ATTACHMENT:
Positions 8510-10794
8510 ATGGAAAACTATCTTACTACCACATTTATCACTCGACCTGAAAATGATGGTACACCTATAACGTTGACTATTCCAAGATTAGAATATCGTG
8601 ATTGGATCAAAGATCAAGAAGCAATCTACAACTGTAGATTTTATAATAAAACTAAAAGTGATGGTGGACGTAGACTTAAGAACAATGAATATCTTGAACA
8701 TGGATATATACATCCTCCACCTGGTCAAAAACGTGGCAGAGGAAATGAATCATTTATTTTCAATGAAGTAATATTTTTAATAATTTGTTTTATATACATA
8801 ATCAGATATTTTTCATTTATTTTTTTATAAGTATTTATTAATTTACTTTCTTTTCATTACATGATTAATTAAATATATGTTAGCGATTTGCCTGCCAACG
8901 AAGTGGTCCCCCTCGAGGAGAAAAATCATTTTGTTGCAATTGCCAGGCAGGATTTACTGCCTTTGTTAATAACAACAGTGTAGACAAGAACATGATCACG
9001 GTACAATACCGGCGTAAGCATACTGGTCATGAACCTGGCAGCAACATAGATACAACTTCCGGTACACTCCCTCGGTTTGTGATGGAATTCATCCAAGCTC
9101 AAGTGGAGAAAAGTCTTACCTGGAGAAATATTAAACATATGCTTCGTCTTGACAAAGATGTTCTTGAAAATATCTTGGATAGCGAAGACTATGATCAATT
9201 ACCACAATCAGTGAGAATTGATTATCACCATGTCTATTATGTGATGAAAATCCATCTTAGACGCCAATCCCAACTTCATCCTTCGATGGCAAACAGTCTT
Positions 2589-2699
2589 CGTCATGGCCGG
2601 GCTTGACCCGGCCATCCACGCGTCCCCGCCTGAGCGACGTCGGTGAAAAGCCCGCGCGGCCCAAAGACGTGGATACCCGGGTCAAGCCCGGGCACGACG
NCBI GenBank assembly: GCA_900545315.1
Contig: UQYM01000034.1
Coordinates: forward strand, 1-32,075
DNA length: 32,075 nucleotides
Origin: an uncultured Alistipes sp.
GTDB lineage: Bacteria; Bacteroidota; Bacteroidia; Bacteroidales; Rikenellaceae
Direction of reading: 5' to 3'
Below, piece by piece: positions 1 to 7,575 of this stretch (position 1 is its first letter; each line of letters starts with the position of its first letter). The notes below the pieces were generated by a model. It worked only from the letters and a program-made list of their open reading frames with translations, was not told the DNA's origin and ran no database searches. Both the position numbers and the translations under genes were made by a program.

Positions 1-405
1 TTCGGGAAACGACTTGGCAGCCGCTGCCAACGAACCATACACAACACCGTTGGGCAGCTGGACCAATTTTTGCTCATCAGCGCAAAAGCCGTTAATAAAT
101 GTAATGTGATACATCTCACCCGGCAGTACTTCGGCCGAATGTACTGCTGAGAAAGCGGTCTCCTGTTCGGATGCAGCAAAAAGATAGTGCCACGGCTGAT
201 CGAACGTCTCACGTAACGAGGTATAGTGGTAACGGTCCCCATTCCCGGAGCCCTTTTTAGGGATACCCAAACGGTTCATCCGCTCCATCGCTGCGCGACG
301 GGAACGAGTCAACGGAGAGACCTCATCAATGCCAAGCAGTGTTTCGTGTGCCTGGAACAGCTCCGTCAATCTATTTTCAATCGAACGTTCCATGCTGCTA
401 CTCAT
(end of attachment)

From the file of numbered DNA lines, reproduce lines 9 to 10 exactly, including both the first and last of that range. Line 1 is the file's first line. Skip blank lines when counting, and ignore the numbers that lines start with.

9201 ACCACAATCAGTGAGAATTGATTATCACCATGTCTATTATGTGATGAAAATCCATCTTAGACGCCAATCCCAACTTCATCCTTCGATGGCAAACAGTCTT
Positions 2589-2699